This is a basic principle of management so obvious, and yet betrayed at least as often as proven correct. How many targets can one hit with one shot? Hence the objective should be “Free the Zimbabweans from the rampant inflation”. Or “Remove the Iraqi individuals that will build a nuclear arms capability at the first occasion”. Vaporous stuff such as “exporting democracy”, etc should be forgotten altogether.

2- To avoid war, use a credible threat of war

If the counterpart is hell-bent in their devilish actions, scare them by showing seriously-ready-to-use violent means. Seriousness and readiness are imperative.
In truth, the actual start of the war is a sign of failure, because evidently the actions put in place were not scary or credible enough: just as good crowd control involves showing off truncheons to frighten, rather than actually beating people up.
On the other hand, if a war looms anyway, it has to be started. Otherwise, any threatening posturing will be even less effective next time around: and therefore the risk of future misbehaviors (and wars) much higher.

3-Get in quick, get out fast

Conduct the war by getting in, shocking, aweing and then leaving.
George HW Bush understood it in 1991. George W Bush declared just as much in that banner in 2003, but then carried on with the occupation regardless. And a never-ending occupation can only erode political support at home, while keeping the troops in danger of being attacked by ever-more-empowered insurgents.

4-Stand-by, ready to invade again very quickly

Once the enemy country has been left to its own devices, the usual cliques could simply regain power (see Iraq 1991). This can be prevented by keeping alive a credible, ready-to-strike threat.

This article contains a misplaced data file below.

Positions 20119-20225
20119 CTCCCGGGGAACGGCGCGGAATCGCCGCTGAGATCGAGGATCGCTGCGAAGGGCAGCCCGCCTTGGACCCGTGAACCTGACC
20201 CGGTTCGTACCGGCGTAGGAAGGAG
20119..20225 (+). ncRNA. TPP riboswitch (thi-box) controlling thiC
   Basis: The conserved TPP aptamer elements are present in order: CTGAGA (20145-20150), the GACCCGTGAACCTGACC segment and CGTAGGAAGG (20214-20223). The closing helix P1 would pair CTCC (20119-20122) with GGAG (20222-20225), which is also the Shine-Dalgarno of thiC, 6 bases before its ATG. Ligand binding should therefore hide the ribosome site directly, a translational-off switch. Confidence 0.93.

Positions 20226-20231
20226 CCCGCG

Admittedly, that can evolve into a tragically ironic, revolving-door situation, with several rounds of invasions and retreats. But then, one hopes even the most recalcitrant political elite may opt for a different take, after suffering the umpteenth invasion.

5-Prevent civilian casualties

The death of any innocent “enemy” civilian is a fiasco akin to bombing one’s own cities.
Civilian deaths have boosted rather than weakened their Government since time immemorable (think the USA’s reaction on 9/12). This is contrary to the stated objective of changing a State’s criminal ways.
The absolute reduction of “collateral damage” to the utmost minimum is therefore not just an ethical goal, it makes good political and military strategy. And it will definitely help in preventing an organized insurgency to form.

6-Invade by land, avoid aerial bombings, and stay away from big equipment as much as possible

The threat and practice of repeated invasions is only feasible if the conflict can be carried out without the use of large, hard-to-position, hard-to-move, maintenance-hungry equipment, bombers included.